null is not false

null is not false

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The way you typically represent a "missing" or "invalid" value in C# is to use the "null" value of the type. Every reference type has a "null" value; that is, the reference that does not actually refer to anything. And every "normal" value type has a corresponding "nullable" value type which has a null value.

The way these concepts are implemented is completely different. A reference is typically implemented behind the scenes as a 32 or 64 bit number. As we've discussed previously in this space, that number should logically be treated as an "opaque" handle that only the garbage collector knows about, but in practice that number is the offset into the virtual memory space of the process that the referred-to object lives at, inside the managed heap. The number zero is reserved as the representation of null because the operating system reserves the first few pages of virtual memory as invalid, always. There is no chance that by some accident, the zero address is going to be a valid address in the heap.

By contrast, a nullable value type is simply an instance of the value type plus a Boolean that indicates whether the value is to be treated as a value, or as null. It's just a syntactic sugar for passing around a flag. This is because value types need not have any "special" value that has no other meaning; a byte has 256 possible values and every one of them is valid, so a nullable byte has to have some additional storage.

Some languages allow null values of value types or reference types, or both, to be implicitly treated as Booleans. In C, you can say:

int* x = whatever();
if (x) ...

and that is treated as if you'd said "if (x != null)". And similarly for nullable value types; in some languages a null value type is implicitly treated as "false".

The designers of C# considered those features and rejected them. First, because treating references or nullable value types as Booleans is a confusing idiom and a potential rich source of bugs. And second, because semantically it seems presumptuous to automatically translate null -- which should mean "this value is missing" or "this value is unknown" -- to "this value is logically false".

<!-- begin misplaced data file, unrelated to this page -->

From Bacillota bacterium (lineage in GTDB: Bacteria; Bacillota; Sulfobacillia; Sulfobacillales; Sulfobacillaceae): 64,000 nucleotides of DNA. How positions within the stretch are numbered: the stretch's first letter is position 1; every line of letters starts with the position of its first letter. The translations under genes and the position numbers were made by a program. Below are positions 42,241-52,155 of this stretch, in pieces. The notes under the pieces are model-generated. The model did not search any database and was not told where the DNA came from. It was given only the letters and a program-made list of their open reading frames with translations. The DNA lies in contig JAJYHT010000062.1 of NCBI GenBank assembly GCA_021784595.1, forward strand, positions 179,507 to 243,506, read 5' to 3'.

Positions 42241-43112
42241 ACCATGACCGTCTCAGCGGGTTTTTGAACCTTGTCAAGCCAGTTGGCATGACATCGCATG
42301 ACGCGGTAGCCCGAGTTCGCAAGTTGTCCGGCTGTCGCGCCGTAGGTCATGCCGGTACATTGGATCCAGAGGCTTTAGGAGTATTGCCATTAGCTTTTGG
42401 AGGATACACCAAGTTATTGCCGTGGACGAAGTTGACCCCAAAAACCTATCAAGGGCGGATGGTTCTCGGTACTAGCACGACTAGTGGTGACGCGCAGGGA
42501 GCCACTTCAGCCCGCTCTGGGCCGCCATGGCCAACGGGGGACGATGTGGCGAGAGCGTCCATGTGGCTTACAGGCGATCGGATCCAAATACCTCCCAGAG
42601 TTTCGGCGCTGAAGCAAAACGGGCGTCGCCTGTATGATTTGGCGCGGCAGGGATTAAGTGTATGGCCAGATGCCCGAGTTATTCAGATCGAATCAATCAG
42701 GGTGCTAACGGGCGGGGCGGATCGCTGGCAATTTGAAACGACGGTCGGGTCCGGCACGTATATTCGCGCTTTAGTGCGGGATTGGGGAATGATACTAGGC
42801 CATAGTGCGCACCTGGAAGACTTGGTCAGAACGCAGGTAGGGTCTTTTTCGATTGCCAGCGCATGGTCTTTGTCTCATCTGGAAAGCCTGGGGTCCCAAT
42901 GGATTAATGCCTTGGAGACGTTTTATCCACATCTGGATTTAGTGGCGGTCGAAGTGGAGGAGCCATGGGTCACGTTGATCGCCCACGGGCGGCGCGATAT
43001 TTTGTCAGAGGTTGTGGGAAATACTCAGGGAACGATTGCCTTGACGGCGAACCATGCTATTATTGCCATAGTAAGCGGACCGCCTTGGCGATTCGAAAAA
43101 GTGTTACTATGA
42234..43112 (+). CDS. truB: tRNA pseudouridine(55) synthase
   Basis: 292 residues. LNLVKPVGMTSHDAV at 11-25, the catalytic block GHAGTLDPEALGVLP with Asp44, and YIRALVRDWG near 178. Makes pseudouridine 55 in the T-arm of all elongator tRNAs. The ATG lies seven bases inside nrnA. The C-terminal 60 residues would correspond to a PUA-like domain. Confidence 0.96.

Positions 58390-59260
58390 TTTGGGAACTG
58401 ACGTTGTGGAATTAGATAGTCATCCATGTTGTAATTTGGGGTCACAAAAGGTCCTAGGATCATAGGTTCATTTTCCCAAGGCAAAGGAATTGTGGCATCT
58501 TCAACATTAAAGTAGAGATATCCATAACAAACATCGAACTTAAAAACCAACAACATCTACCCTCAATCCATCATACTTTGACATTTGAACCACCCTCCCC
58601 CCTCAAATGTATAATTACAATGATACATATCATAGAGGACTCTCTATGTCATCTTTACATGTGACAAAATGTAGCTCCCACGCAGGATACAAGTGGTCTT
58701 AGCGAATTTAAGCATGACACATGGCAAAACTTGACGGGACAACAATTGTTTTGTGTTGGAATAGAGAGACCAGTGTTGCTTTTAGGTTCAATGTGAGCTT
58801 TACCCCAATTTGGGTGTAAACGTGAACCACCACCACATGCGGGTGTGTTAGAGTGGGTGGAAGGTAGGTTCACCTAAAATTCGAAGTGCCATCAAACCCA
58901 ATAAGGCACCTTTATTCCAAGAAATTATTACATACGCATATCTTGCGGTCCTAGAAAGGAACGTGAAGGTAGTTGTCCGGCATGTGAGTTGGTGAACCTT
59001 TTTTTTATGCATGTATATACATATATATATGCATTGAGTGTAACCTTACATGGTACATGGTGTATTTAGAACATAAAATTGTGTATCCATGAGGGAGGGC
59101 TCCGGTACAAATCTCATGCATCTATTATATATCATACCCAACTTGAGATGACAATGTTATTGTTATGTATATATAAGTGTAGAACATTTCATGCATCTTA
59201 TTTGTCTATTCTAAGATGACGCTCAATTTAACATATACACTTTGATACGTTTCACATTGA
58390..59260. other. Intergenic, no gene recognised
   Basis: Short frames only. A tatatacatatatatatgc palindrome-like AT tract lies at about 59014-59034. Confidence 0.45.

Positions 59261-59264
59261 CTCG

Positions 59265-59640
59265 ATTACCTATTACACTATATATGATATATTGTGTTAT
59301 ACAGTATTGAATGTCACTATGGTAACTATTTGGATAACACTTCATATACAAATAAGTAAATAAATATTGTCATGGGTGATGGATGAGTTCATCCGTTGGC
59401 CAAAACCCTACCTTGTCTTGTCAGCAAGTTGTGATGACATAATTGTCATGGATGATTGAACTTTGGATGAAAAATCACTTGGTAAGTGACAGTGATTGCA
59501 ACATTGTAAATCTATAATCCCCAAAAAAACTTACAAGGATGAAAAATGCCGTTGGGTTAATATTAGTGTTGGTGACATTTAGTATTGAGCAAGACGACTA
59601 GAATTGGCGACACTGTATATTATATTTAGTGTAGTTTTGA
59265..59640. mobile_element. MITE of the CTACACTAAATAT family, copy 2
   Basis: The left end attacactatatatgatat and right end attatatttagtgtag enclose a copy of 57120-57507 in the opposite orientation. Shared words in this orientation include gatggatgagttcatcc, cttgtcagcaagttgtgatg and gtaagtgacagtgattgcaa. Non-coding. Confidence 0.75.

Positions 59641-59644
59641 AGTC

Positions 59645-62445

In particular, we want to treat nullable bools as having three states: true, false and null, and not as having three states: true, false and different-kind-of-false. Treating null nullable Booleans as false leads to a number of oddities. Suppose we did, and suppose x is a nullable bool that is equal to null:

if (x)
  Foo();
if (!x)
  Bar();

Neither Foo nor Bar is executed because "not null" is of course also null. (The answer to "what is the opposite of this unknown value?" is "an unknown value".) Does it not seem strange that x and !x are both treated as false? Similarly, if (x | !x) would also be treated as false, which also seems bizarre.

The solution to the problem of these oddities is to avoid the problem in the first place, and not make nulls behave as though they were false.

Next time we'll look at a different aspect of truth-determining: just what is up with those "true" and "false" user-defined operators?

  • I posted two comments, and only the second one appeared. I also posted comments to earlier recent entries which also didn’t appear. It seems to me that your blog swallows comments wholesale, Eric... which is not nice :(

    I’ll try again. You wrote:

       The number zero is reserved as the representation of null because the operating system reserves the first few pages of virtual memory as invalid, always.

    Surely the causality is the other way around? Surely the OS reserves that part of the address space *because* programming languages tend to use 0 for the null pointer?